A Chinese Horror Story: Rights Defenders Punished in Psychiatric Prison


Safeguard Defenders (SD) report                       10-10-2022




Jie Lijian’s heart pounds in panic whenever he sees a doctor in a white coat.


Four years ago, in the summer of 2018, Chinese police illegally locked this young rights defender up for 52 days in a psychiatric hospital simply for calling for the release of jailed workers and students.


Being drugged, abused, subjected to electroshocks and locked up on a mental ward was so traumatic that when he was released, Jie fled China. He was terrified police would send him back. Today, he lives in exile in California, where he continues his rights activism work with the Chinese Democracy Party.


Today, we are releasing the first Chinese translation of Drugged and Detained: China’s Psychiatric Prisons and the updated English report (first released this August) to include Jie’s horror story including a sketch of his psychiatric detention ward and an hour-by-hour account of what life was like inside.


Detailed report download:



Please download updated version of Drugged and Detained (EN) here

Please download Chinese version of Drugged and Detained (CN) here




This was Jie’s third time forcibly hospitalized by the police, his first political forced hospitalization was when he was just 17 years old. This is common, many of the victims in the report said they had been sent back repeatedly.


We also used secondary sourced interviews of victims and their families and found 99 people had been locked up in psychiatric wards 144 times in the seven years from 2015 to 2021, covering 109 hospitals in 21 provinces, municipalities or regions across China. A significant number were sent back multiple times, in some cases more than a dozen, while others were kept for years, even for more than a decade.


Mr. Jieli Jan.



Jie’s testimony is valuable as many victims still live in China and are therefore too scared to speak out. He told us that:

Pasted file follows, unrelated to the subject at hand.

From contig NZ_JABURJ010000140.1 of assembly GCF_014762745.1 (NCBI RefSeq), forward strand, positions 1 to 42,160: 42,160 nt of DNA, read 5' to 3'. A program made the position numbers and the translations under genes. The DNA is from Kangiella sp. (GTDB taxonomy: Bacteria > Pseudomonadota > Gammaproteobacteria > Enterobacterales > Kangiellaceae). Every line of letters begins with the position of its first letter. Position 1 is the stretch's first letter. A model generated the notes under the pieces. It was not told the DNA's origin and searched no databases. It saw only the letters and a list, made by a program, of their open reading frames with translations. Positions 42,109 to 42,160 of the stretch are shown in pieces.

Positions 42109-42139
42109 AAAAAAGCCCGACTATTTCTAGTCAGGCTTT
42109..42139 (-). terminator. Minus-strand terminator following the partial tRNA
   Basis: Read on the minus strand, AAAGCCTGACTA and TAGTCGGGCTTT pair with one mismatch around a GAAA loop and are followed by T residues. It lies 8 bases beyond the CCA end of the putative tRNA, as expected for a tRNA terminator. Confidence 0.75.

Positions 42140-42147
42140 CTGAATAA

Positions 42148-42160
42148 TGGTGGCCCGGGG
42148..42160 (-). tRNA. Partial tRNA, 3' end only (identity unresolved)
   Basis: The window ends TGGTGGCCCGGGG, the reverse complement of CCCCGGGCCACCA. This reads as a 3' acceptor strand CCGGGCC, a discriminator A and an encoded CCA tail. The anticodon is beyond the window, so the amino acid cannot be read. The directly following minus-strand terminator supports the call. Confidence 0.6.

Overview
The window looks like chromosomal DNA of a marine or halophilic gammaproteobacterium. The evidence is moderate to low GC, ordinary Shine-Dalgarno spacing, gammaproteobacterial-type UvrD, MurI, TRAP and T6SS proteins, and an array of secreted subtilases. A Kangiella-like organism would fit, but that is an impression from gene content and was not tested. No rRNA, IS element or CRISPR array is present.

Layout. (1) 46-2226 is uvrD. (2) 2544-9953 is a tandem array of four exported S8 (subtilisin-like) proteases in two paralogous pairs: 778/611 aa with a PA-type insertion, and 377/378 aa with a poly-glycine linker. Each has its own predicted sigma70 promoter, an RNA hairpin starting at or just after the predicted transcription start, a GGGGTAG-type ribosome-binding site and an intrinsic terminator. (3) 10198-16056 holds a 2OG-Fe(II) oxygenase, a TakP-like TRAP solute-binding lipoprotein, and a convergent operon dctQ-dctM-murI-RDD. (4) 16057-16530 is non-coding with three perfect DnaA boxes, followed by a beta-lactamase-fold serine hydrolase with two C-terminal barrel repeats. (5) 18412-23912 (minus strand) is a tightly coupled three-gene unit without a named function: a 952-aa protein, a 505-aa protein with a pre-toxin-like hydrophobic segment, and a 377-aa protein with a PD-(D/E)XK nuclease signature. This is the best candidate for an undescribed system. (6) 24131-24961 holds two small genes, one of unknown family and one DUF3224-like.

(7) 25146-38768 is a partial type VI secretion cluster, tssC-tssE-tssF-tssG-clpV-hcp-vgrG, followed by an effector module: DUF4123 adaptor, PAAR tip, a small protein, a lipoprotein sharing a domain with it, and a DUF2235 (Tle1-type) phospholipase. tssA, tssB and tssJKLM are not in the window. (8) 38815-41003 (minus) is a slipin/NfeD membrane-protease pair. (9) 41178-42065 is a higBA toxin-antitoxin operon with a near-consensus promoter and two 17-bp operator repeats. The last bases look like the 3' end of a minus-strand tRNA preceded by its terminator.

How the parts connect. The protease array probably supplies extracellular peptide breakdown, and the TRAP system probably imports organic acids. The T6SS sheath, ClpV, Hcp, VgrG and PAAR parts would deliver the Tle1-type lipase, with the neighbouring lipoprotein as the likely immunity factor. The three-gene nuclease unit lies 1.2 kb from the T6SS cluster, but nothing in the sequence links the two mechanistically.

• Staff were intentionally cruel. They forced other patients to watch painful ECT procedures
  • Staff were well aware that Jie and other rights defenders were political prisoners and openly cooperated with police in illegally admitting them
  • The ward was suicide proofed, hard surfaces padded and patients weren’t even given chopsticks at meals
  • He was likely only released because he tried to kill himself


Jie’s third incarceration was in  Shenzhen Kangning Hospital, a modern facility in the economic boom town of Shenzhen just across the border with Hong Kong. Kangning Hospital cooperates with western institutes, including King’s College London and University of Melbourne.


Like many other victims, Jie was not given a psychiatric evaluation when he was admitted – something that is against China’s mental health law. In fact, Jie overhead the police telling the hospital staff to watch him extremely closely because he was “trouble”.


The ease with which the doctors cooperated with the police indicates that many such “mentally-illed” victims have been sent there before, believes Jie.


Kangning had two separate areas for sectioned patients, one for self-paying and the other, where he was kept, for those sent by the police, some of them homeless people, and others who were activists and petitioners like him.


His ward, on the ninth floor, was a large hall where around 30 beds in groups of four were partitioned off with curtains that were closed at night and opened during the day. Iron bars were on the windows. There was also a recreation and dining area that they were allowed to use sometimes, where they ate and there was a TV.


The area was suicide-proofed. Most of the hard surfaces, such as the edges of tables and benches, were covered in a soft, spongy material. The bathroom door had no locks so staff could always enter. The ceilings were extra high; the light fittings could not be reached and the TV was attached out of reach high up on the wall. They were not given chopsticks, just plastic spoons and bowls, which were all kept in a locked cabinet between meals.


From day one, the staff forced Jie to take medicine – seven or eight types of pills.  They never told him the names of the drugs they were giving him. “I’d feel really sick and then a bit dizzy and my sight would blur.” Initially, he tried to resist, but he was too weak. They tied him up and injected him with a sedative.